Tag Archives: red oak

The Red Oak – An Interview

Following Smoother’s post on Aug 1, I decided it would be great to interview a local hero, the Red Oak.

Steel: So, I hear you’re a variety of oak that is native to North America.  Also, I hear you grow very rapidly and favor acidic soil.

Red Oak: <rustle, rustle>

S: You must be the strong, silent type.  Maybe those questions were too hard for you.  What about this one: I hear your main characteristic is something about shiny strips. Other oaks have similar strips, but those normally occur only on the top. The strips on you go all the way down and are one of the quickest ways to identify you.

How does it feel being identified with shiny strippers?  Not only at the top like your friends, but all the way down?

RO: <rustle, rustle>

S: Okay, you son-of-a-bitch, you better start talking or we’ll end this right now.  Are you bitter about something?

RO: <rustle, rustle>

S: You think you’re so important, mister lumber, and can’t sit down for this interview.  Well, then screw you! (Exits)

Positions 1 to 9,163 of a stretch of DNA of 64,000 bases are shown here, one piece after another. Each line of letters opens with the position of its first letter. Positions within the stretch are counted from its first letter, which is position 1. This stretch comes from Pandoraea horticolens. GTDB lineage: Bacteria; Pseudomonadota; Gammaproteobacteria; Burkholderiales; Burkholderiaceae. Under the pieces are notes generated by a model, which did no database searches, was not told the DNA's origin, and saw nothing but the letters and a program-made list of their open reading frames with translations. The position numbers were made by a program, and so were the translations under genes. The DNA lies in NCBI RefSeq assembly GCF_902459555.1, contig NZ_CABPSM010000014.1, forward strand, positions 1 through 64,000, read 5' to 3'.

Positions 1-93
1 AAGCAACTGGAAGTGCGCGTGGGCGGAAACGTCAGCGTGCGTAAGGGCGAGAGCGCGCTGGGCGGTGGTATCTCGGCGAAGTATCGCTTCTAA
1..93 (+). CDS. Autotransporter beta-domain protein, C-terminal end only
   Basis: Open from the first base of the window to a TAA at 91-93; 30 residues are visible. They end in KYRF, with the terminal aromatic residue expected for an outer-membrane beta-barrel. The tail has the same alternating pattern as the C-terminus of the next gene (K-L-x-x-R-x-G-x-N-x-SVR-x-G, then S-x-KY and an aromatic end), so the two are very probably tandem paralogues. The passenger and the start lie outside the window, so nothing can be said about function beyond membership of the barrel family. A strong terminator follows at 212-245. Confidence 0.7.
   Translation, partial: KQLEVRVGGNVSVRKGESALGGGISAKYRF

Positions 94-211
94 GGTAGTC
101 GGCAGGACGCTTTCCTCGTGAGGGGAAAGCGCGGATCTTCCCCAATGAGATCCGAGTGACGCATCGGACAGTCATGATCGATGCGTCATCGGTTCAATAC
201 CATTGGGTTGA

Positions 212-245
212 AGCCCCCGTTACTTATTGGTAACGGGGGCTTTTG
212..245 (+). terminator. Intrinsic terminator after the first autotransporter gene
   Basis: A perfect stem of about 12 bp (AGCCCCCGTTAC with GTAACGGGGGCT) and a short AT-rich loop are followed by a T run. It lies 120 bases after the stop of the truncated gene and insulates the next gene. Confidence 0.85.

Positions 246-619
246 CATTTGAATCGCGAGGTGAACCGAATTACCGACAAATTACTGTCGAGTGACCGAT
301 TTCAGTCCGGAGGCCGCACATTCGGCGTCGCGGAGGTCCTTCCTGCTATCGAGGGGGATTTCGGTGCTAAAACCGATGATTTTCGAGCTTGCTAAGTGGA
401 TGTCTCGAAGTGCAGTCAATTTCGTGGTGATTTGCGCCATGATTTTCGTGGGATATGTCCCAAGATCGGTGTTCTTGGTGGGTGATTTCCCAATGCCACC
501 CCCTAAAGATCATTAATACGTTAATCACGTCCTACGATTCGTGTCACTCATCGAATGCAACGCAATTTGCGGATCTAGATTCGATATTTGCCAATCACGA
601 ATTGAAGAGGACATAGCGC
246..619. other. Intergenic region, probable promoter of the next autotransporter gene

RO: <rustle, rustle>

oak and fruit

The Red Oak - One quiet son-of-a-bitch

The Red Oak – An Overview

The red oak is also called the northern red oak and although has been widely cultivated in Germany and Australia, it is native to North America. If you are considering using this tree, here is an overview.

The northern red oak is a variety of oak that is native to North America. The tree grows very rapidly and favors acidic soil. Its native range is from Northeastern United States and Southeastern Canada although it is found as far south as Georgia in the United States. In the forests, the tree grows to heights of from 115 feet to 141 feet. Trees grown in the open tend to be a bit shorter, but often have thicker trunks.

The main characteristic of the red oak is its bark which has ridges topped with what appear to be almost shiny strips. Other varieties of oak have similar bark ridges and strips, but they normally occur only on the upper portion of the trees. The ridges on the red oak go all the way to the bottom and are one of the quickest ways to identify the tree. The branches tend to grow at right angles from the stems which produce a rounded narrow head.

oak and fruit

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